Russia’s intimidation of Ukraine is inviting media commentators to question American strength and credibility. It is fueling speculation about whether Beijing might replicate Moscow’s moves and seek to seize Taiwan by force. Such superficial analysis should not induce public anxiety in Taiwan or command the attention of Taiwan’s leaders. To be sure, there are lessons for Taiwan’s leaders to draw from events in Ukraine, but these are not them.
President Putin is the sole author of the crisis unfolding in Ukraine. Russia is the aggressor and aggravator of tensions. That said, the outlines of the crisis were foreseeable and foreseen. When he served as US Ambassador to Russia from 2005-2008, current CIA Director Bill Burns warned that offering a path to NATO membership for Ukraine would amount to “throwing down the strategic gauntlet.” Burns cautioned then that Russia would respond by meddling in Crimea and eastern Ukraine and taking bolder moves over time to seek to preserve Ukraine within Russia’s orbit. He reflected in his memoir, The Back Channel, that President George W. Bush’s decision to announce support for Ukraine’s future membership in NATO at the 2008 Bucharest Summit left the United States in the worst of both worlds — indulging Ukraine’s aspirations for NATO membership, a pledge on which the outgoing Bush administration was in no position to deliver, while at the same time reinforcing Putin’s view that the United States was indifferent to his warning that such an outcome would represent an existential challenge to Russia’s national identity.
In the years that followed, US and European officials spoke resolutely in support of Ukraine but did not match words with commensurate actions. As Russia’s invasion of Ukraine in 2014 highlighted, muscular rhetoric did little to deter Putin’s attempts to claw back greater control over Ukraine’s destiny.
The first lesson for Taiwan of the unfolding crisis in Ukraine is that words cannot substitute for the hard work of bolstering deterrence and resilience. Ukraine’s experience should induce a greater sense of urgency in Taiwan to overcome bureaucratic and partisan obstacles to coalescing around a defense strategy that is appropriate for Taiwan’s threat environment and resource constraints. Given the significant gap in national resources between Taiwan and China, it is inconceivable that Taiwan could prevail over China in a war of attrition. Instead, Taiwan likely will need to bolster deterrence by concentrating investments in military capabilities that target an invading force at its point of maximum vulnerability near Taiwan’s shores.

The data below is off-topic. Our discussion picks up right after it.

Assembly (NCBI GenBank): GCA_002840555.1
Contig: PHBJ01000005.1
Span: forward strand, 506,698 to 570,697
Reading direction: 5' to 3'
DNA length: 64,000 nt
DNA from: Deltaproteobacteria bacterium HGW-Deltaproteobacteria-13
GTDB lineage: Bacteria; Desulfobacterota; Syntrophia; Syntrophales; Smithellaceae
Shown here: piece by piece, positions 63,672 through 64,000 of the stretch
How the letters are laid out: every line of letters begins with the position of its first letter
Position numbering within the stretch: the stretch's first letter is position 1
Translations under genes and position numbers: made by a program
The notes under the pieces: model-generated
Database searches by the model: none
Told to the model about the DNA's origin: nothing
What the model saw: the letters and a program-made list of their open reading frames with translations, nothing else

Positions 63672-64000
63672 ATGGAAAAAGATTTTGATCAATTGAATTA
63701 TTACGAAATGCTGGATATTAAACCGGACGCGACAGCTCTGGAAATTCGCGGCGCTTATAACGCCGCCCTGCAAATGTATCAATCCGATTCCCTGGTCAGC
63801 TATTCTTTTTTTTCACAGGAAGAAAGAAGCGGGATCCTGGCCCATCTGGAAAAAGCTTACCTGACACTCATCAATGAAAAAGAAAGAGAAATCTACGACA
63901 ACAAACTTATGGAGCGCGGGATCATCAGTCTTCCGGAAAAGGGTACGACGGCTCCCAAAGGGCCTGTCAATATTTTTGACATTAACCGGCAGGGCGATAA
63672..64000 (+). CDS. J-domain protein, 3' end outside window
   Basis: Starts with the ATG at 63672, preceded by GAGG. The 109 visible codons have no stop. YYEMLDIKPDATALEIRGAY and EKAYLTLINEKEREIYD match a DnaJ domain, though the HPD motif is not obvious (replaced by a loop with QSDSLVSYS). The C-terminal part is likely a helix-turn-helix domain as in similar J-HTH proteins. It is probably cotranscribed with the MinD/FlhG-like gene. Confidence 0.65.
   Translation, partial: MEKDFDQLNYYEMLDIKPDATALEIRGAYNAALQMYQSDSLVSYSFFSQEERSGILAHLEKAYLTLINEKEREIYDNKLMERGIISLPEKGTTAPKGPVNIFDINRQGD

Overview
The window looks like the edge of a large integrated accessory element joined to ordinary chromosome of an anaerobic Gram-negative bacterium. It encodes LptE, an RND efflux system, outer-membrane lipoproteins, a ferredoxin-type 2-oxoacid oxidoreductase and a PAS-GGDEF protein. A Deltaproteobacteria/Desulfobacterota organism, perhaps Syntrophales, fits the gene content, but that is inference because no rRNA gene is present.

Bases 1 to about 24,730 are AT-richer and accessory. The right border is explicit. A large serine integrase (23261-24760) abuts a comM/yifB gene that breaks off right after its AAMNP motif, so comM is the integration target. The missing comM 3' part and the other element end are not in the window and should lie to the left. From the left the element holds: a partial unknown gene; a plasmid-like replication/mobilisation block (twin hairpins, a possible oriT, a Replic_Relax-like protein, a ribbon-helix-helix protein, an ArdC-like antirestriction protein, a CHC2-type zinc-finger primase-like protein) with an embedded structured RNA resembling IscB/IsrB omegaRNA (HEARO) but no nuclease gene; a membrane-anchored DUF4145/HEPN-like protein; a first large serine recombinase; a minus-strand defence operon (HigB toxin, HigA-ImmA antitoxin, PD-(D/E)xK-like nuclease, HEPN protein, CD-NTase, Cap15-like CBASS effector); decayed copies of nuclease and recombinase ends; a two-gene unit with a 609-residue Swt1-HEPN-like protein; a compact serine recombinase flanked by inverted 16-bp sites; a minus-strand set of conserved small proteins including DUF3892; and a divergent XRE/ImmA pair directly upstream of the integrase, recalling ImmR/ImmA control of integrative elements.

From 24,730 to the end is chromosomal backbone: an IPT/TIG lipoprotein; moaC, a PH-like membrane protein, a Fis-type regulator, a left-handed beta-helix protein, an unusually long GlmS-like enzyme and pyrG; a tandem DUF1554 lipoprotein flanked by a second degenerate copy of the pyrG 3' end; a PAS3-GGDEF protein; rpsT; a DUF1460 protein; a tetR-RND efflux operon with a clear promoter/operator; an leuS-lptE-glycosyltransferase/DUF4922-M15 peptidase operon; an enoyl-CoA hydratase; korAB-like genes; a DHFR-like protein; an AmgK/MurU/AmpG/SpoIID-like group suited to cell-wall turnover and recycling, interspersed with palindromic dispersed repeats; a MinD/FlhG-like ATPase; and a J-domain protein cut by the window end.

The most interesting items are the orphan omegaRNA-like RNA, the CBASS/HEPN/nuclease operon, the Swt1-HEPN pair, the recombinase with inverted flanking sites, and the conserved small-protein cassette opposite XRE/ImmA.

The second lesson is to tune out the comparisons between Ukraine’s situation and Taiwan’s security. Such analogies are unwarranted by observable realities. Ukraine, with its land border with Russia and Belarus, is more vulnerable to Russian ground forces than Taiwan with its 100-mile moat is to the People’s Liberation Army. Taiwan is America’s 9th-largest trading partner, above India and France. Ukraine ranks 67th. Taiwan occupies a central place in global value chains. Ukraine’s GDP ranks 135th in the world by the IMF. Taiwan serves as a powerful example of a prosperous liberal democracy. Ukraine sits at 122 out of 180 countries in Transparency International’s Corruption Perception Index. None of these facts invite or condone Russian attempts to alter national boundaries through use of force. They simply highlight the contrast between Taiwan and Ukraine.
This distinction is understood at the highest levels of the Biden administration. In a recent interview, National Security Advisor Jake Sullivan explained, “The Taiwan Relations Act is a unique instrument — we don’t have it with other countries; we don’t have it with Ukraine — that does talk about American commitments to support Taiwan in various ways.”
The Biden administration already has ruled out US military intervention in Ukraine. Part of their justification for doing so is to keep focus on threats in the Indo-Pacific. Within the Indo-Pacific, there is no security issue in Washington that commands greater attention than Taiwan.
Geostrategic shifts often create unanticipated outcomes. For example, the Truman administration originally decided not to intervene in the Chinese civil war to defend Taiwan from an expected Chinese Communist Party invasion. After the onset of the Korean War, Truman reversed course and dispatched the 7th Fleet to defend Taiwan. From then until now, Chinese forces have not crossed the Taiwan Strait and landed on Taiwan.
Events in Ukraine similarly could spur unanticipated outcomes. They could accelerate efforts to bolster Taiwan’s deterrence posture. If this proves the case — a big if — Washington and Taipei would be wise to heed former president Theodore Roosevelt’s guidance to “speak softly and carry a big stick.” This moment calls for steady, determined, disciplined, unified efforts to strengthen Taiwan’s defensive capabilities, not loud rhetoric about ideological struggles or alterations to America’s declaratory policy on Taiwan.
Most importantly, this moment is an opportunity for Taiwan’s current and future leaders to instill confidence in Taiwan’s future. Beijing’s aim is to induce a sense of fatalism within Taiwan. Nothing would provide a more powerful counter than progress toward strengthening Taiwan’s political unity and national security.
Ryan Hass is a senior fellow and the Chen-Fu and Cecilia Yen Koo Chair in Taiwan Studies at the Brookings Institution, where he also holds the Michael H. Armacost Chair in the Foreign Policy program.
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